Lesson 9 - The Eight Fold Path

Up till now you were introduced with the concepts of Yoga such as modifications in mind, Law of Karma, what is God and obstacles in Yoga. This lesson onwards you will be learning the practical aspects of Yoga. You will understand how the eight fold path of Yoga takes you to self-realization.

There are many flavors of Yoga such as Raja Yoga, Hatha Yoga and Kundalini Yoga. However, many of them have accepted an eight fold approach (often called as Ashtanga Yoga) to Yoga. The sage Patanjali in his Yoga Sutras has given a clear outline of this eight fold path. The ultimate goal of Yoga is Samadhi. However, Samadhi can not be attained from day one. It takes years (or even lives!) to prepare your mind body equipment for the final destination. This preparation consists of progressive steps. Using the ladder of these steps you reach the final destination. The eight fold path as outlined by many ancient Yogic texts is as follows:

  • Yama
  • Niyama
  • Asana
  • Pranayama
  • Pratyahara
  • Dharana
  • Dhyana
  • Samadhi

Yama refers to social disciplines. It includes five disciplines namely,

  • Satya or truthfullness
  • Ahimsa or non-violance
  • Asteya or non-stealing
  • Aparigraha or non-avariciousness
  • Bramhacharya or celibacy

Niyama on the other hand refers to self disciplines and includes the following:

  • Shaucha or cleanliness
  • Santosha or contentment
  • Tapas or austerities
  • Svadhya or self-study
  • Ishwarapranidhana or surrender to God

It is worth to note that ancient Yogis put social disciplines before self-disciplines indicating importance of ethical social behavior.

Together Yama and Niyama make you disciplined, controlled and ready to take on any tough conditions in life. They form the solid foundation for your spiritual progress. Without observance of Yama and Niyama self-realization will always be a far distant goal.

After Yama and Niyama comes Asana. Asana means body posture. Asanas are so commonly known that many people wrongly equate Yoga with Asanas. Though important they are just one of the limbs of Ashtanga Yoga. Asanas make your body disease free and strong. They make your body suitable to sit for meditation for longer time.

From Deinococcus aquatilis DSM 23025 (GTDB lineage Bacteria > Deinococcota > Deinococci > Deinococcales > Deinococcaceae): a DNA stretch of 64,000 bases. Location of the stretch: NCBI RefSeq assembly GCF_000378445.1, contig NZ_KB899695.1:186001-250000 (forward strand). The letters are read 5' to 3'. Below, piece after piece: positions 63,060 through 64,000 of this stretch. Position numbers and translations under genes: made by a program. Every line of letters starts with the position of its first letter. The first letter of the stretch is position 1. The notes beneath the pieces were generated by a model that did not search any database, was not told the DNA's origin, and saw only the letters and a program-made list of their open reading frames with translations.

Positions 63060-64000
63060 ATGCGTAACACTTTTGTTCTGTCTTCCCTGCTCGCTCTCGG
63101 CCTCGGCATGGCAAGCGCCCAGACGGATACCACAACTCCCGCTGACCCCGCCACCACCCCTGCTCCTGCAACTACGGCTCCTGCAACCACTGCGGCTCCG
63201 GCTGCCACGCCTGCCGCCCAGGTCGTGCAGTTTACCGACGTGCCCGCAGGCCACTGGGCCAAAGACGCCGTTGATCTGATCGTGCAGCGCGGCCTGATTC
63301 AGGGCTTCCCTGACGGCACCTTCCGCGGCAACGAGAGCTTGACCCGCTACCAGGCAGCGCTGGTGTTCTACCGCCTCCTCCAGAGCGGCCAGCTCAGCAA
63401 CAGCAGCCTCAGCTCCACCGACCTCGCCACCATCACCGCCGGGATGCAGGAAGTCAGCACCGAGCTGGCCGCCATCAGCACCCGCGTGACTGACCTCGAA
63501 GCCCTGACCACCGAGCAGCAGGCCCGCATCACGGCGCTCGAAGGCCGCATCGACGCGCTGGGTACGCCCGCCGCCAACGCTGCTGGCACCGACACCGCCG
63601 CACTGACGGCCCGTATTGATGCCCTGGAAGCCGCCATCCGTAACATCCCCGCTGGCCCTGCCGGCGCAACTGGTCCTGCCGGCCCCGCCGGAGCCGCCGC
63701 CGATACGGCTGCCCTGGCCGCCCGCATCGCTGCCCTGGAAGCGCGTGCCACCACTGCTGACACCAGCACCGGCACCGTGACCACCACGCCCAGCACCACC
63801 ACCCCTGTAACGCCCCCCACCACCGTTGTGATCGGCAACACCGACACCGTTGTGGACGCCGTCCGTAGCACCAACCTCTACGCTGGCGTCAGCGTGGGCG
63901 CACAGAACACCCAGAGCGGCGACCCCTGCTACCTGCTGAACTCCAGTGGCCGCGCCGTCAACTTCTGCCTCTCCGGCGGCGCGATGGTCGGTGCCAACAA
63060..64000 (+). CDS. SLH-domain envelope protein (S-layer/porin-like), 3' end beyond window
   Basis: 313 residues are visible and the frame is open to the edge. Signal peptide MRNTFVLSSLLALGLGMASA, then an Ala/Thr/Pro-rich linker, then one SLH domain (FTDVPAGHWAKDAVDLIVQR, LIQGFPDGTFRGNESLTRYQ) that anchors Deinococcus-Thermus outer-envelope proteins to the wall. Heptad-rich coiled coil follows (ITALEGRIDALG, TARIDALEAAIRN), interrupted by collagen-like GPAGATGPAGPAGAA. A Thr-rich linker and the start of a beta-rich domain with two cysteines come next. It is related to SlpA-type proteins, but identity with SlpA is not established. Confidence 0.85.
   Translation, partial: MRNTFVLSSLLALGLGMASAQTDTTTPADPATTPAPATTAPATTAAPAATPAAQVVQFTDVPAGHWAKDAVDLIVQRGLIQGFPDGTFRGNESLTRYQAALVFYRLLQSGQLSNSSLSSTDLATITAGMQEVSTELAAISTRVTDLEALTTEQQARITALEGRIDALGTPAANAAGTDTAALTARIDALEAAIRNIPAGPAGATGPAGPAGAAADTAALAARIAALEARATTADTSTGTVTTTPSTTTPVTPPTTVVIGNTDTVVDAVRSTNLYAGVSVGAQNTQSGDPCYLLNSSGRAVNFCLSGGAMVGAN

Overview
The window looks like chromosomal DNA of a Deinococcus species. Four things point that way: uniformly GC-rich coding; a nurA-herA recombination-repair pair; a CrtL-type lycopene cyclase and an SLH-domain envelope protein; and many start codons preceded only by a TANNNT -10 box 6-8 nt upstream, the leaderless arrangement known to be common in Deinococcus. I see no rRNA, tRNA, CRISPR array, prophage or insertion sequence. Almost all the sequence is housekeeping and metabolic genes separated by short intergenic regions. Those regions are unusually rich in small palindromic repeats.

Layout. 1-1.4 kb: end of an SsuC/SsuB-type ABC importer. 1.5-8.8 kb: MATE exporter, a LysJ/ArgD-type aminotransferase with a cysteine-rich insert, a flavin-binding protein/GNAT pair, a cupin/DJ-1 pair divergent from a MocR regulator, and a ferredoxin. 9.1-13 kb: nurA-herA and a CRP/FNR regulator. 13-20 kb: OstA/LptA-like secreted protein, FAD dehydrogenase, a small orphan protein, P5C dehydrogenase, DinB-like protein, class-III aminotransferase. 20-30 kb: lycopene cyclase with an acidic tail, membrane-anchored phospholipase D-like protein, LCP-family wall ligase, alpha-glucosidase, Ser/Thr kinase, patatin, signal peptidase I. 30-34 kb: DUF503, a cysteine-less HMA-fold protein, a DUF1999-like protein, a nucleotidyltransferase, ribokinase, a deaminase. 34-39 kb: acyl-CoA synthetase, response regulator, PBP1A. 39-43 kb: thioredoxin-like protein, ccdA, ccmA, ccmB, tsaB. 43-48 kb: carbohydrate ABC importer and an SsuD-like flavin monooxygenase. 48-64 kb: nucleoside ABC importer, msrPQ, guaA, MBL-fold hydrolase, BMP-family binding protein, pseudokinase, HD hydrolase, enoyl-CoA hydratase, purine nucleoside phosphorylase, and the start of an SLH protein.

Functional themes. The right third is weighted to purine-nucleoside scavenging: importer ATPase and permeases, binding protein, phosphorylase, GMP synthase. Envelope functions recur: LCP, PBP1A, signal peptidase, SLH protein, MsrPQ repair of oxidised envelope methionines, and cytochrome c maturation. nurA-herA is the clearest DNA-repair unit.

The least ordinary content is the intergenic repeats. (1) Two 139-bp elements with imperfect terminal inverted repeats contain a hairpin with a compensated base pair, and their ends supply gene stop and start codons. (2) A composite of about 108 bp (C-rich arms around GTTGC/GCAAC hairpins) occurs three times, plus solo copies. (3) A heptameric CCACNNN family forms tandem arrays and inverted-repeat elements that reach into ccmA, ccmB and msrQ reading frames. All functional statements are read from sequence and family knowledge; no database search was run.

Pranayama refers to controlling and regulating prana, the vital life force. The physical aspect of pranayama consists of a series of breathing exercises. Remember that prana is not the same as breath. Breath is just a gross means to control prana which is subtle in nature.

Pratyahara refers to restraining the sense organs from enjoying their respective senses. Pratyahara is the first step in the overall process of meditation. Normally our sense organs are constantly busy collecting sense stimuli from the external world. With the help of pratyahara you turn them inwards by stopping their extrovert nature.

Once you have some control on the sense organs you can start Dharana or concentration. Your object of dharana can be external or internal. In dharana though you are concentrating on a particular object your mind has tendency to wander away often. You need to bring it back again and again.

The practice of dharana evolves into Dhyana. Dhyana means meditation. Unlike dharana, dhyana is uninterrupted. Your mind is fixed firmly on the object of meditation. There is no distraction.

Finally, dhyana evolves into Samadhi, the ultimate goal. In samadhi you become one with the object of meditation. You loose your separate identity. It is then that your true nature is revealed to you.

As you can see ancient Yogis studied the science of meditation in depth. They devised a methodic approach to reach the final destination. In the lessons to come you will learn each of the step in detail.

May the Peace be with you.


Bipin Joshi is an independent software consultant and trainer by profession specializing in Microsoft web development technologies. Having embraced the Yoga way of life he is also a yoga mentor, meditation teacher, and spiritual guide to his students. He is a prolific author and writes regularly about software development and yoga on his websites. He is programming, meditating, writing, and teaching for over 27 years. To read more about him go here. More details about his Kriya and Meditation online course are available here.

Posted On : 12 January 2007

Tags : Yoga Patanjali Raja Yoga Ashtanga Yoga Meditation Courses